As one of the mentally interesting I know that I am the lowest of the low in this society, few people wish to read the opinion of a crazy tard on a passel of pscyhotropic medications. After all these words might leap out and hurt you. I'll do my best not to rave about the overlords of the Zenrox galaxies with their mind control devices in Chicklets.
On 24 March 2008 the Federal Education Department proposed new regulations to clarify when universities may release confidential student information and, after the Virginia Tech shootings last year, reassure college officials that they will not face penalties for reporting fears about mentally interesting students. Because the students seemed to have too much privacy under the Family Educational Rights and Privacy Act to not intercede with young people who appear troubled we get more regulations. Go figure.
Additionally colleges have begun looking for students who exhibit "red flag" behavior in order to get the kids into counseling, or to kick them out of school if need be. Who is looking for these "red flags?" Other students with innocuous sounding names like "Students of Concern."
I'm all for stopping trouble before it starts. Stalking is bad. Yelling in class all the time is bad. Frequently talking about suicide is bad.
But having a bunch of freshmen reporting what they think is aberrant behavior to a group of deans is just as bad. Why?
2) What is it going to do to prevent a "Student of Concern" from marking someone as crazy as an act of revenge?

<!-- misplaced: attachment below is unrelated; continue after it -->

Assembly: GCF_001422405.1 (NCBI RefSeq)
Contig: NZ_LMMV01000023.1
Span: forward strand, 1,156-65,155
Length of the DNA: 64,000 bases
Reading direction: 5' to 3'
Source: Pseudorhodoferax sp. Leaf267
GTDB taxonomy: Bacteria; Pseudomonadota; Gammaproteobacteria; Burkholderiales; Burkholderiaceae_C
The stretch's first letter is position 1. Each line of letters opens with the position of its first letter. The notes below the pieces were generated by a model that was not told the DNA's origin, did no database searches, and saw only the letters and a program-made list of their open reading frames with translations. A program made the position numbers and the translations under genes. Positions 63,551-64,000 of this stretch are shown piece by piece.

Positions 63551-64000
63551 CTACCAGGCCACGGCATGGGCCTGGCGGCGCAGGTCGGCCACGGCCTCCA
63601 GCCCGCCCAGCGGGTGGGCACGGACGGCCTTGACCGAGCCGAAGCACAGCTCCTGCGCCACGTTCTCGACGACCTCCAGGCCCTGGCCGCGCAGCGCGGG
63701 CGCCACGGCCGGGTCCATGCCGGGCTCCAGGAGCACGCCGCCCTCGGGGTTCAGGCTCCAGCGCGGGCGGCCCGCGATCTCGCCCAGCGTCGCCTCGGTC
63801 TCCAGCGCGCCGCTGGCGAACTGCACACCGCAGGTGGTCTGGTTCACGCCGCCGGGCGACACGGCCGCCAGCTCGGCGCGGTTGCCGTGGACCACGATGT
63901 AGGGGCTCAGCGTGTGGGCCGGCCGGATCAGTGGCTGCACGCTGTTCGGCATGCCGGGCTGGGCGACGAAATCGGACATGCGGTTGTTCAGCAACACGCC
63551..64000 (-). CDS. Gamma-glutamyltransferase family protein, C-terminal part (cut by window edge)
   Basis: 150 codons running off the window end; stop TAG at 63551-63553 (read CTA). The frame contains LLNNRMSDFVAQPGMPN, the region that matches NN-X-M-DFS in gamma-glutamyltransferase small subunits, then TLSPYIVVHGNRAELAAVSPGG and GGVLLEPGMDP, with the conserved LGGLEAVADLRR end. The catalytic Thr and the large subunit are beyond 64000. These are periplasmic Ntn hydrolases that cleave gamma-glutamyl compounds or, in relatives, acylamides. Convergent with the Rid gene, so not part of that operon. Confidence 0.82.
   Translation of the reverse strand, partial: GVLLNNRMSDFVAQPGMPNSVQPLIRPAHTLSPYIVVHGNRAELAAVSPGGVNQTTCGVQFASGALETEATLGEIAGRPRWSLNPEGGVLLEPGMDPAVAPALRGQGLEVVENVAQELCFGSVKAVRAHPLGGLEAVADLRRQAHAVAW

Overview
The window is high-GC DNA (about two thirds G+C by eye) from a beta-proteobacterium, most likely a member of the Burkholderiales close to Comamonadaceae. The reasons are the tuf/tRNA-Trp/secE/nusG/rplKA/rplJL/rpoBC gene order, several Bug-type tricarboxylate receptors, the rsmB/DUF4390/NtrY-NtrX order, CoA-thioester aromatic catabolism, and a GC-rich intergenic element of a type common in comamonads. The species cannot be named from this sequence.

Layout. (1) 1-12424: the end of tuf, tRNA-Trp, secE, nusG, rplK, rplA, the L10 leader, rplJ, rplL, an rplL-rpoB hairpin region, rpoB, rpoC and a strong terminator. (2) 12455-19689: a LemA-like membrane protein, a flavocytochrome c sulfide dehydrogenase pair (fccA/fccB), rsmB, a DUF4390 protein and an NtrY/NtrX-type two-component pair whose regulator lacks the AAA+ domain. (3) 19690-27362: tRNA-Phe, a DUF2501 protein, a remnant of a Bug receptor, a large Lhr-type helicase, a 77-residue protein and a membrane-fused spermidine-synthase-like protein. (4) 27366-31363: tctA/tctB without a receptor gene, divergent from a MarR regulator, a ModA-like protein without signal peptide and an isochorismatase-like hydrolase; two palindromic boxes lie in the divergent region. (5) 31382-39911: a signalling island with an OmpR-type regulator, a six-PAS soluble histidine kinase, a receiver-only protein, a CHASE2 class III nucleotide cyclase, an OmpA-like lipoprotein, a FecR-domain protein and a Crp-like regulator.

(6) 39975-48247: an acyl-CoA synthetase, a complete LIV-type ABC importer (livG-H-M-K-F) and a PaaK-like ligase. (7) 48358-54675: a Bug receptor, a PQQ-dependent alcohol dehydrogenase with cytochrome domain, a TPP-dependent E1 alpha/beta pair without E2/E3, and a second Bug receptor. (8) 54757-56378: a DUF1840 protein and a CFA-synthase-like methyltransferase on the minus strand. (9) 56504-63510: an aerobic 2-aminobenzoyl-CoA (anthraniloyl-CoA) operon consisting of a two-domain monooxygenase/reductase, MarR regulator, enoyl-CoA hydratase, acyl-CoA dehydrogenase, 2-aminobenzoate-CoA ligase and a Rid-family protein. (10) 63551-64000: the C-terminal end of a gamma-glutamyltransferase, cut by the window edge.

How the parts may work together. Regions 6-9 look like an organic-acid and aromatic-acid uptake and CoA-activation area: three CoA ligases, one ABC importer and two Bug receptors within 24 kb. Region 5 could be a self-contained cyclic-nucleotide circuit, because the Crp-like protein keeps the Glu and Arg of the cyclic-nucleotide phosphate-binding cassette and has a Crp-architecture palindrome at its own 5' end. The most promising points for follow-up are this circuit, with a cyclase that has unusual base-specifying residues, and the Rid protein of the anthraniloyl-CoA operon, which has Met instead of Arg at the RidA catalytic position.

3) With these "Students of Concern" around, that just leads to more stigma, and stigma kills. Adding another layer of stigma makes it more difficult to get help.
A study published in the December 2001 issue of Psychiatric Services found that 39% of people who managed to get a diagnosis won't take their medication because of a perceived stigma of either mental illness or the stigma of taking medication.
Per the study published in the September 2003 issue of Current Psychiatry the average lifetime change of someone with bipolar disorder committing suicide is 15.50%, major depression is 14.6% and epilepsy is 13%. Stigma kills.
That's just one of the dangers to us. What is our real danger to you? I've gone through numerous studies that have been done and most agree that the lowest of the lowest of the low, the schizophrenic, are the most likely of the crazy to do something violent. With "something violent" ranging from hitting a family member to the stereotypical behavior that has brought up these bizarre proposals. Now of those with schizophrenia, only one third, at the most, will be in the psychotic state necessary to get violent.
And those will be there sometimes only once in their lives. The rest of the time they are just too withdrawn to do much of anything.
Now, have I got you all afraid of the so-called "paranoid schizophrenic?" Good, because it turns out that according to studies published for the Public Health Agency of Canada in 1996, for a 1998 MacArthur Violence Risk Assessment Study, the February 2008 issue of Psychiatric Services and the May 2006 issue of Archives of General Psychiatry all come to the same conclusion: the majority of the schizophrenic in a psychotic state are harmless! Only 15-20% get violent in any way and 3-5% can get to a level of violence that can become lethal to others.
But wait, there is more to it. Why do those 3-5% go lethal? Because they were bullied in school. They were physically, emotionally and verbally abused by parents. They had really messed up childhoods.
And those who aren't crazy who are bullied and abused? They get violent. They get lethal the similar upbringings go lethal. They grow up to become serial killers or family annihilators. You don't have to be crazy to get violent, you just have to be targetted by bullies!